Before turning to the distinction between faith and anointing, I would like to mention three more important healing ministries, among the many. I am not going discuss the Vineyard movement, or the allied Toronto movement, though they are well worth investigating, and I should mention books by Randy Clarke. Instead two further recommendations are of Norvel Hayes and Francis MacNutt. Hayes was a close friend of Kenneth Hagin; he writes a lot about spiritual gifts, his book on healing being The Healing Handbook. He is very forthright and direct; his style is most challenging; he is very strong and inspiring. The book I have by MacNutt is called simply Healing; it is well worth looking at, in part as coming from a man with a Roman Catholic background, which I have found tends to suggest a thoughtful and sensitive approach. NacNutt is wide-ranging in his thinking; there are most useful discussions on misunderstandings of the faith teaching of Kenneth Hagin and on inner healing, for example. The healing revival of the previous decade hit all denominations including the more sacramental ones in the ’60s and onwards, and you would have to say that, for people with that kind of background, the more overtly Pentecostal styles might not initially be very easy; there is a whole range of people operating outside that sphere and MacNutt would seem to be a good example. The final American based ministry to mention is that of Charles and Francis Hunter. Here we go back to the more Pentecostal style. The Hunters have a lot of very nice books with a great range of ideas and practices; one title is How to heal the Sick and there is a lot in it from the Bible and their experience. One reason for recommending this book is the excellent translation into Spanish, Como Sanar a los Enfermos. Daughter, Joan also now conducts a nice healing ministry.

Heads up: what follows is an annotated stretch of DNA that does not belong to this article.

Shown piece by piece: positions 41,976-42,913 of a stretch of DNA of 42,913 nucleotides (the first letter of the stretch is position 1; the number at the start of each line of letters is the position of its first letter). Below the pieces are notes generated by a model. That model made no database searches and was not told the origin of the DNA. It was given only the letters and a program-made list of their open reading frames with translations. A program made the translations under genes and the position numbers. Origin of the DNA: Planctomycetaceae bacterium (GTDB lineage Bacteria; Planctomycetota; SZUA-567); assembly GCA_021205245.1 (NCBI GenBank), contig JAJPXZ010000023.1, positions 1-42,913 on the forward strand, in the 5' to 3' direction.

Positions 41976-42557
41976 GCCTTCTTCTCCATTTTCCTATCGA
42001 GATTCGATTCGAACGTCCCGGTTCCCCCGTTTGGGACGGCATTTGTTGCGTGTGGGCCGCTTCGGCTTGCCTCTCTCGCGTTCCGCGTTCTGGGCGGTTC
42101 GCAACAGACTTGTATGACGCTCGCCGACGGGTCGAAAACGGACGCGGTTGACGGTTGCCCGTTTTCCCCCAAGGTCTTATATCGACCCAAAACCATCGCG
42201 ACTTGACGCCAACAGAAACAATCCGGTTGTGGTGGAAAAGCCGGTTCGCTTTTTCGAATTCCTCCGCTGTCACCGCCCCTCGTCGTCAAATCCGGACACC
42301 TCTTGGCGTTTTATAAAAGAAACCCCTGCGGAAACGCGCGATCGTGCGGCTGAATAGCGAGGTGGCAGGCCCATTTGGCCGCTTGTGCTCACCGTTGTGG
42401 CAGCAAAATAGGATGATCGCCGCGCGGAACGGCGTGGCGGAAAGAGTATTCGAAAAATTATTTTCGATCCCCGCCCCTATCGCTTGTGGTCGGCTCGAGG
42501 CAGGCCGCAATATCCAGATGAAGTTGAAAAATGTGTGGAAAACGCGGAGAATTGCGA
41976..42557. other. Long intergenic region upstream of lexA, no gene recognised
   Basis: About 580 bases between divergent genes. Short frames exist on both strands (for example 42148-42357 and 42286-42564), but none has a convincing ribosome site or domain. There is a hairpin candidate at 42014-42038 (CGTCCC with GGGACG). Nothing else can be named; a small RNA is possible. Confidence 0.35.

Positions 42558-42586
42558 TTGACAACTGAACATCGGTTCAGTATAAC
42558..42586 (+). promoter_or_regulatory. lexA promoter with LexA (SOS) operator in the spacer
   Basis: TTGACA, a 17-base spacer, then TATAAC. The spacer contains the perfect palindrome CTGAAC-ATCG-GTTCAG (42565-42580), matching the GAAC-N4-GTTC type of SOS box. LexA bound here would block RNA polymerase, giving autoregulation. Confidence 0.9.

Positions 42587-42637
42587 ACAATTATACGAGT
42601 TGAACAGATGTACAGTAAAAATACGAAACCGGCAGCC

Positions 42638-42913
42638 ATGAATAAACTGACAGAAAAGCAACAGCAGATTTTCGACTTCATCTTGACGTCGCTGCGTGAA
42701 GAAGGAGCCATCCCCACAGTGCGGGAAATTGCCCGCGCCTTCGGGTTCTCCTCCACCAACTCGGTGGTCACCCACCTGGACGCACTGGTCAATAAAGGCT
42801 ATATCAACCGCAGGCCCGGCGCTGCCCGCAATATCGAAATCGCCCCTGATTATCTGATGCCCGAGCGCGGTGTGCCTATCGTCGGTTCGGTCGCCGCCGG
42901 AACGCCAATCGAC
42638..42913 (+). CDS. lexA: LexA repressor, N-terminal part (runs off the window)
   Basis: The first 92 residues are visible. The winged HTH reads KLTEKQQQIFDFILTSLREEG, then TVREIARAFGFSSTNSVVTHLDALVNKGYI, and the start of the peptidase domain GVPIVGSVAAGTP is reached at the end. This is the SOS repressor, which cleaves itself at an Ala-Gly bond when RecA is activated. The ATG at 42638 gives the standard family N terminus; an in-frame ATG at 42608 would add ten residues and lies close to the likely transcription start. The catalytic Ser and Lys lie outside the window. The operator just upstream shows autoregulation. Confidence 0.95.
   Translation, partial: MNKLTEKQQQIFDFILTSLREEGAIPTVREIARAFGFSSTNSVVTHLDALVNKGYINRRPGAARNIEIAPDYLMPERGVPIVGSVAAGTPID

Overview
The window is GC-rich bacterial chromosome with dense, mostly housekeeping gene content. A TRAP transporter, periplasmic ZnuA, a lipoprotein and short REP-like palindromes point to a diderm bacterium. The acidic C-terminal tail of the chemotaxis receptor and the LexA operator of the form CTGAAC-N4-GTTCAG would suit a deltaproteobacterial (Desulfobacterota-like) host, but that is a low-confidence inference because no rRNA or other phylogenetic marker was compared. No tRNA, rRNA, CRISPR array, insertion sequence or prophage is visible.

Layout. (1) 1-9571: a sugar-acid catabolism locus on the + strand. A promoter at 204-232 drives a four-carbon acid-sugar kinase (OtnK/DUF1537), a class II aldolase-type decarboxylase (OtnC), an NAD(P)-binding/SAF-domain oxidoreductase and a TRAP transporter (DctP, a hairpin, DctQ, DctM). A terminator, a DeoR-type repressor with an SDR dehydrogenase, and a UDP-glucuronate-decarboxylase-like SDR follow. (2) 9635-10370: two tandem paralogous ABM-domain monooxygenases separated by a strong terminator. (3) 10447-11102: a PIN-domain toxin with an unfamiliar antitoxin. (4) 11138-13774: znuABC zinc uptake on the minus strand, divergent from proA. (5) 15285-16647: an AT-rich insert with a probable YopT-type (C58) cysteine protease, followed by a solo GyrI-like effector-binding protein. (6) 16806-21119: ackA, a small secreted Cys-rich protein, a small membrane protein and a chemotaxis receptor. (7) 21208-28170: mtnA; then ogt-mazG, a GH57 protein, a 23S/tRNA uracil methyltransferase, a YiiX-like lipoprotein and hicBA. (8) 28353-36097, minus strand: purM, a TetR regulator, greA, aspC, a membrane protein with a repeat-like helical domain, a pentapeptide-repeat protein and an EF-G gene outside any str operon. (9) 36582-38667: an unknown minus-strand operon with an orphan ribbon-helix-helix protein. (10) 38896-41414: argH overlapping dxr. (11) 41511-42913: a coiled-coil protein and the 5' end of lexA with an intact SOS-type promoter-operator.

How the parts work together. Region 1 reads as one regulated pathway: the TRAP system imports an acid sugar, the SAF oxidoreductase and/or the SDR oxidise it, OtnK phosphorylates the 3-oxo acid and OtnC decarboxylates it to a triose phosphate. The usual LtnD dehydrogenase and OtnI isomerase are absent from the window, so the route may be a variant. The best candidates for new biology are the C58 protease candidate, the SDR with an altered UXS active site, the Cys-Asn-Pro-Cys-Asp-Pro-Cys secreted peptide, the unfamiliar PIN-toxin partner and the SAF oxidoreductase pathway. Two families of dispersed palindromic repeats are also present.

Nearly all the above mentioned ministries would have a big focus on the preaching and teaching of healing. One Hagin book is called Hear and be Healed; “faith comes by hearing”. TL would stand and preach, proclaiming the gospel of salvation, which includes healing, and the people would start being healed everywhere. His outlook was that “if I can just get the people to listen long enough, the word will get inside them, and they will hatch off and get well”. But there is a whole other strand to healing, what Hagin calls ‘healing by the anointing’, healing by spiritual gifts, apart from any teaching. This way of ministering is well exemplified by, for example, Australian evangelist John Mellor. His books are very nice: Miracles from the Dust, Releasing Healing, and Keys to Healing. The first two are somewhat autobiographical; we learn how John started lay hands on and to pray for the aboriginal people where he was pastoring and to his surprise they started to get well; he moved to Scotland and there a healing ministry began in earnest, but it was mostly praying for people, with little teaching. The third book does provide some teaching, but, having been in his meetings, I can say that it really isn’t a major element; he urges people to forgive; he prays for people, again and again, and major miracles result.
A very nice resolution of the distinction between healing by faith and by the anointing is found in How to heal the Sick by Stuart Gramenz, another excellent Australian. He suggests a gradient from 100% healing by faith, just through hearing the word and believing, through 50% faith where people can be helped by the laying on of hands and a flow of the Holy Spirit where the faith of healer and sick person combine, to 0% faith in the raising the dead, where obviously the dead person does not contribute. He covers a range of ‘methods’ or, better, ways God works, across this gradient. A very good book; there are so many ways of healing, he says, because God so wants to heal.
There are two more books to mention in closing, partly to show that, yes, there is life outside the US, though before going there we should mention John G Lake, early in the 20th century and the Copelands, Kenneth and Gloria and their associates; Gloria is very clear. The two last books I wished to mention are The Forgotten Talent by Cameron J Peddie, a Scottish minister who began to seek a healing ministry mid-century; this is a lovely story; Peddie prayed and prayed and began to notice that people around him were getting better and so devoted himself to this ministry; he has something very interesting to say about anointing with oil. Then there is God’s Gift of Healing by Fred Smith, an English policeman who began to find he saw results preaching and praying; the loveliest and humblest of men and a great account. There must be so many wonderful stories and ministries; this has been a short sample, focusing on those who have influenced me.